• Much has been lost. There is the lost beet dessert recipe. Etiquettes and procedures of the past. The language of Aramaic. Weaving and dyeing methods. But: the scrolls made today are made in exactly the same way as back then. Hand-tanned leather, hand-made ink from the same recipe, feather quill pen.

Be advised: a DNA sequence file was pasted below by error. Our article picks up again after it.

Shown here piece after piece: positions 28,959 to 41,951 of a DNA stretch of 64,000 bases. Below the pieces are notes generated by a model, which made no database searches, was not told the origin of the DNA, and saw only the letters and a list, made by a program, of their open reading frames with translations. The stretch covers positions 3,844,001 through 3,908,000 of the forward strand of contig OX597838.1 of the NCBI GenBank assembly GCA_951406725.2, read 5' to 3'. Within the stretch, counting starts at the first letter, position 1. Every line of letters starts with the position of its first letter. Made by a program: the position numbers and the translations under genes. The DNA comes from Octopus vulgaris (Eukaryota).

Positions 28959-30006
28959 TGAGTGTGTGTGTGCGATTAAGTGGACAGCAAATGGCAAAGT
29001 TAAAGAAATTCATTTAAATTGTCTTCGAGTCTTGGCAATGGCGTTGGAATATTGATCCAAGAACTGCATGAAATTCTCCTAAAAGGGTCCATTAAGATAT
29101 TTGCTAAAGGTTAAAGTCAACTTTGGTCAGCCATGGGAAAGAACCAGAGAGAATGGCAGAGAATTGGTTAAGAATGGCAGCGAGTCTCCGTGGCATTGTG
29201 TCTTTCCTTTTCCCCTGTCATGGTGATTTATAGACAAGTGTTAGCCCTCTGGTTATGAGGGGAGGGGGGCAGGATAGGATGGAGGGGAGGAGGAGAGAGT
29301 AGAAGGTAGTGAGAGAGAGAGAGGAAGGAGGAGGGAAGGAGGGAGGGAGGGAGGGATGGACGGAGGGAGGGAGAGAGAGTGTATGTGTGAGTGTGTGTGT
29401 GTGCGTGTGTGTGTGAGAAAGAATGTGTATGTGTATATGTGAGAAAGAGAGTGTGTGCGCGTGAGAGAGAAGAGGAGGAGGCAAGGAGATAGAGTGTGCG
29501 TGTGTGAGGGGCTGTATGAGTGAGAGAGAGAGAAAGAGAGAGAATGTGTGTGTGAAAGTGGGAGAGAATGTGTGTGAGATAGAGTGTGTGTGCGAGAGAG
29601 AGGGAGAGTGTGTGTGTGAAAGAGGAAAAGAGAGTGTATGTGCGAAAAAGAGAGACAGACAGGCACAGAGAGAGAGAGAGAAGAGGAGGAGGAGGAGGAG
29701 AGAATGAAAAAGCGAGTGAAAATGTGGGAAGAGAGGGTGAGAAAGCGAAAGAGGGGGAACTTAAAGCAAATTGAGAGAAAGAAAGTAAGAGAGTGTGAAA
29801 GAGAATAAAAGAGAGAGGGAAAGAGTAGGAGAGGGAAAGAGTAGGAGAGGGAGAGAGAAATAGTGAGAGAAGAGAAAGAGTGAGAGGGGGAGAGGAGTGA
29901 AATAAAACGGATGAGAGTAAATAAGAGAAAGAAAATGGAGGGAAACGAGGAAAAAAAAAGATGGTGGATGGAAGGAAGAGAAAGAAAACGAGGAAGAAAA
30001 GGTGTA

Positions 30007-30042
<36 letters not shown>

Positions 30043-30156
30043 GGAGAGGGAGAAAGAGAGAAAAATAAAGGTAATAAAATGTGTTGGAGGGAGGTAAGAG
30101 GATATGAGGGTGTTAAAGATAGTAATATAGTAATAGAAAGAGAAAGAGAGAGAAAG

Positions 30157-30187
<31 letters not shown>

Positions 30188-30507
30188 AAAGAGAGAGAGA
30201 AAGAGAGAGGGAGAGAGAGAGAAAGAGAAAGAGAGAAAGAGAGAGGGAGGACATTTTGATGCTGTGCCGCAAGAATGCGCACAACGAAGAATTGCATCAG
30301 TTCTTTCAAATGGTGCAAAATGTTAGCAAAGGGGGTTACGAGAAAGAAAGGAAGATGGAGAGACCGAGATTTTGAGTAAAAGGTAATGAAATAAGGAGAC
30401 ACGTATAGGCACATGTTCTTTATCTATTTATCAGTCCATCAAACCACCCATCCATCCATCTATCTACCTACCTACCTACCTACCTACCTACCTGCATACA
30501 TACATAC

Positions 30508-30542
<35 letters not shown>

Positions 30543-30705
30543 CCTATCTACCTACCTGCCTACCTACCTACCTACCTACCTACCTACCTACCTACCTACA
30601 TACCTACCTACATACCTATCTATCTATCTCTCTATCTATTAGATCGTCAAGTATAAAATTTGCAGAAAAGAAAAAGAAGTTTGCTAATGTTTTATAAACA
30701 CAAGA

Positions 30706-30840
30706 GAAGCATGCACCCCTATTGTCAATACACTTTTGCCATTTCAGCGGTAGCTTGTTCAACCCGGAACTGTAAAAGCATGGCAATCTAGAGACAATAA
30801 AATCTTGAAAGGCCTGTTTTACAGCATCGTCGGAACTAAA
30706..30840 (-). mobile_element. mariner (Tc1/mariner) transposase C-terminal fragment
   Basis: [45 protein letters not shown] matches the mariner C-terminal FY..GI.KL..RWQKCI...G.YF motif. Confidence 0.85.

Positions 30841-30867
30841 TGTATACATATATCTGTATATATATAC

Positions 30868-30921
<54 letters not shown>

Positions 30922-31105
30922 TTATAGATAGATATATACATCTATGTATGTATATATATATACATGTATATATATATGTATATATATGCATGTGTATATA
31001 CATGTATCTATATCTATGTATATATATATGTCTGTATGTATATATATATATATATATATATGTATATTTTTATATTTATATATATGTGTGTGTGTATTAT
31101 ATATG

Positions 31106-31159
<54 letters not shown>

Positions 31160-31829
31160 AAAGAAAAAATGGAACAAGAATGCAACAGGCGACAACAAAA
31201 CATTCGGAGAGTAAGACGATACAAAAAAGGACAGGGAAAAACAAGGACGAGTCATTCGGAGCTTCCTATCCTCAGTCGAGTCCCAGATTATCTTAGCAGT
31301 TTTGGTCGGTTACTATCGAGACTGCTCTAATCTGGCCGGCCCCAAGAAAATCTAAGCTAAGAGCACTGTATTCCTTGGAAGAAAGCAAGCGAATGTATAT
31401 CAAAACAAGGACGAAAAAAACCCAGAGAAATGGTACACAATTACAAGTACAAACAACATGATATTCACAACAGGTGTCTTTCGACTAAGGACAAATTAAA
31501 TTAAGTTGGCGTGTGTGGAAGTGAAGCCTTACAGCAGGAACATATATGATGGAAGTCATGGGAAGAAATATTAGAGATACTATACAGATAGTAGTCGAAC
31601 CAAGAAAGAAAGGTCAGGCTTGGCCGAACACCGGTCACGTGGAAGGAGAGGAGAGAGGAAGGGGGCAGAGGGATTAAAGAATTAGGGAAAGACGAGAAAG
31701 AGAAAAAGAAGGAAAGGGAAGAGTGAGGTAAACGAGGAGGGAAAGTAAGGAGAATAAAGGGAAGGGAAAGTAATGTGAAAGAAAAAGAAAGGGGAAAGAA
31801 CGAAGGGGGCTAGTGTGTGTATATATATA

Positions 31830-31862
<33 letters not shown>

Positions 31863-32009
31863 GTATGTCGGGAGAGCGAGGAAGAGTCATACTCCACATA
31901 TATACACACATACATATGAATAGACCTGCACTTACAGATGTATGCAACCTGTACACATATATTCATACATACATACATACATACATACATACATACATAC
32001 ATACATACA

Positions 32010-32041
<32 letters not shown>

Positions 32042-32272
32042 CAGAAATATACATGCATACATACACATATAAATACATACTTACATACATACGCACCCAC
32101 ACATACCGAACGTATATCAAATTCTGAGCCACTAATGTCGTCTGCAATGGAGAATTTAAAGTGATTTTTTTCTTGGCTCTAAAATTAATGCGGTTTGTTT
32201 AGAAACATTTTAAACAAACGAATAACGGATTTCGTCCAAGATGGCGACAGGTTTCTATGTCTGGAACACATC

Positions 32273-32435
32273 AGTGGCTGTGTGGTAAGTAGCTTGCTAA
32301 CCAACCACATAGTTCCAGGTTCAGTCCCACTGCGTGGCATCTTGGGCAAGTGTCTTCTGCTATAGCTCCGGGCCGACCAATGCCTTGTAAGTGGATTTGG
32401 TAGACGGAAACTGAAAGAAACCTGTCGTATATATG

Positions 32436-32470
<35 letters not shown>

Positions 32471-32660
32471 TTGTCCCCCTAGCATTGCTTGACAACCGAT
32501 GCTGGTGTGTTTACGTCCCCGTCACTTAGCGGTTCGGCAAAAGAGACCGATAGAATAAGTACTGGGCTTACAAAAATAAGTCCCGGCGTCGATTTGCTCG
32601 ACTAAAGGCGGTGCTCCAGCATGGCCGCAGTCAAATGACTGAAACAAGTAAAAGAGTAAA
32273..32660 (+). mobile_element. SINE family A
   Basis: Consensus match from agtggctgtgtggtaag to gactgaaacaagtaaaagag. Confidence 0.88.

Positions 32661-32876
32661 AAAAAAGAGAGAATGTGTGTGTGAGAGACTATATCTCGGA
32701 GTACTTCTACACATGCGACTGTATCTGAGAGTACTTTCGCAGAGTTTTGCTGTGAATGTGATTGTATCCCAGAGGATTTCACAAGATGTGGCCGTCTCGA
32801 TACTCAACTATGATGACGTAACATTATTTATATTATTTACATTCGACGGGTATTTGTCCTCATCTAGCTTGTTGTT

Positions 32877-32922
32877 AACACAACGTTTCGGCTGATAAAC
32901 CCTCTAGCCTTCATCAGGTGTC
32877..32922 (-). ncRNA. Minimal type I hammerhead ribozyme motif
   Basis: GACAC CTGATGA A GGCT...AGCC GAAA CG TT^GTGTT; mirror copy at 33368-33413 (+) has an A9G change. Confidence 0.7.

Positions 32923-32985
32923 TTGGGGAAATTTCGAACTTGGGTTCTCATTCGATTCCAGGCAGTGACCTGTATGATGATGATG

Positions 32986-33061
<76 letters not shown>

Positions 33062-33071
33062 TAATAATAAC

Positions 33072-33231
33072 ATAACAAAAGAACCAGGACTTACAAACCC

That is why they cost so much. It takes two years to write a Torah scroll, and fifteen years to learn how to do it.

    That is why a Mezuzah klaf costs forty dollars. A kosher one is made that way, too.